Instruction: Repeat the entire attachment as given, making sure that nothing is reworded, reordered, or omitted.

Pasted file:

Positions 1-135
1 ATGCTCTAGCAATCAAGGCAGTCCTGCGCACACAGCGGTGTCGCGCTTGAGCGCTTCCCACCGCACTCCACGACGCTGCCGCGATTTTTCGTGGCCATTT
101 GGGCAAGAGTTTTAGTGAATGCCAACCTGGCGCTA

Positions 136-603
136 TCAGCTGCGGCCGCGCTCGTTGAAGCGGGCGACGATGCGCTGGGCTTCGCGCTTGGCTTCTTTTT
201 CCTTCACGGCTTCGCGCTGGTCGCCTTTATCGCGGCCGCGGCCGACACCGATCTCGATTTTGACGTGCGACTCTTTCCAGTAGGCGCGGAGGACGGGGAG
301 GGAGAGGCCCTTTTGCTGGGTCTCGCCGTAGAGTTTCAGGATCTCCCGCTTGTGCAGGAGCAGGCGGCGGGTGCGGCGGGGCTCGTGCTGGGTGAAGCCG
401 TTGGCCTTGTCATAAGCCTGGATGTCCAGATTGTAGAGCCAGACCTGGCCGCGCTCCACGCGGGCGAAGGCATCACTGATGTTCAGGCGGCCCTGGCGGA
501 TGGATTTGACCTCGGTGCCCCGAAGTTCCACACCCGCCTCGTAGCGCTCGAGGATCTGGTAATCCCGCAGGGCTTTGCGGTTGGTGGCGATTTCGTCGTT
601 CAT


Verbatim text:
Positions 1-135
1 ATGCTCTAGCAATCAAGGCAGTCCTGCGCACACAGCGGTGTCGCGCTTGAGCGCTTCCCACCGCACTCCACGACGCTGCCGCGATTTTTCGTGGCCATTT
101 GGGCAAGAGTTTTAGTGAATGCCAACCTGGCGCTA

Positions 136-603
136 TCAGCTGCGGCCGCGCTCGTTGAAGCGGGCGACGATGCGCTGGGCTTCGCGCTTGGCTTCTTTTT
201 CCTTCACGGCTTCGCGCTGGTCGCCTTTATCGCGGCCGCGGCCGACACCGATCTCGATTTTGACGTGCGACTCTTTCCAGTAGGCGCGGAGGACGGGGAG
301 GGAGAGGCCCTTTTGCTGGGTCTCGCCGTAGAGTTTCAGGATCTCCCGCTTGTGCAGGAGCAGGCGGCGGGTGCGGCGGGGCTCGTGCTGGGTGAAGCCG
401 TTGGCCTTGTCATAAGCCTGGATGTCCAGATTGTAGAGCCAGACCTGGCCGCGCTCCACGCGGGCGAAGGCATCACTGATGTTCAGGCGGCCCTGGCGGA
501 TGGATTTGACCTCGGTGCCCCGAAGTTCCACACCCGCCTCGTAGCGCTCGAGGATCTGGTAATCCCGCAGGGCTTTGCGGTTGGTGGCGATTTCGTCGTT
601 CAT